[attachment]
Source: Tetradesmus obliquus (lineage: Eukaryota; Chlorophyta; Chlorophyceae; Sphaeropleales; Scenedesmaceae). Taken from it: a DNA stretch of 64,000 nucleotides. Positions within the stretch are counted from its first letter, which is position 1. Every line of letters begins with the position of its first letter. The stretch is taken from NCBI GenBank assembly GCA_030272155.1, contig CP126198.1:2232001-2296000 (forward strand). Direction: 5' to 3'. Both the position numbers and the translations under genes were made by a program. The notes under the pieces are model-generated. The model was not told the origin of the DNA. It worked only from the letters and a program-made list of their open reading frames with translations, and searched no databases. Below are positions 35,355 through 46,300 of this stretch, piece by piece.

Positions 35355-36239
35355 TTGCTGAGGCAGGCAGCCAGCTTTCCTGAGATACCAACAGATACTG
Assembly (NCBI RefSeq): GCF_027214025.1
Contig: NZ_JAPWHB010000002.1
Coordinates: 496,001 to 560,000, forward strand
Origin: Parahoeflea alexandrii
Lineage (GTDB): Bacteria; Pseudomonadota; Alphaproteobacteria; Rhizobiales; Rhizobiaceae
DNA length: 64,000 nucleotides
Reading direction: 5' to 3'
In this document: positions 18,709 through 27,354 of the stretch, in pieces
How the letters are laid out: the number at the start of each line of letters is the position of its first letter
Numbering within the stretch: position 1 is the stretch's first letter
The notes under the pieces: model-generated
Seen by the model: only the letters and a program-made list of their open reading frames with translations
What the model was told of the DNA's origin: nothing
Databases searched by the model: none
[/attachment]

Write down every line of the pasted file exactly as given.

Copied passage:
Source: Tetradesmus obliquus (lineage: Eukaryota; Chlorophyta; Chlorophyceae; Sphaeropleales; Scenedesmaceae). Taken from it: a DNA stretch of 64,000 nucleotides. Positions within the stretch are counted from its first letter, which is position 1. Every line of letters begins with the position of its first letter. The stretch is taken from NCBI GenBank assembly GCA_030272155.1, contig CP126198.1:2232001-2296000 (forward strand). Direction: 5' to 3'. Both the position numbers and the translations under genes were made by a program. The notes under the pieces are model-generated. The model was not told the origin of the DNA. It worked only from the letters and a program-made list of their open reading frames with translations, and searched no databases. Below are positions 35,355 through 46,300 of this stretch, piece by piece.

Positions 35355-36239
35355 TTGCTGAGGCAGGCAGCCAGCTTTCCTGAGATACCAACAGATACTG
Assembly (NCBI RefSeq): GCF_027214025.1
Contig: NZ_JAPWHB010000002.1
Coordinates: 496,001 to 560,000, forward strand
Origin: Parahoeflea alexandrii
Lineage (GTDB): Bacteria; Pseudomonadota; Alphaproteobacteria; Rhizobiales; Rhizobiaceae
DNA length: 64,000 nucleotides
Reading direction: 5' to 3'
In this document: positions 18,709 through 27,354 of the stretch, in pieces
How the letters are laid out: the number at the start of each line of letters is the position of its first letter
Numbering within the stretch: position 1 is the stretch's first letter
The notes under the pieces: model-generated
Seen by the model: only the letters and a program-made list of their open reading frames with translations
What the model was told of the DNA's origin: nothing
Databases searched by the model: none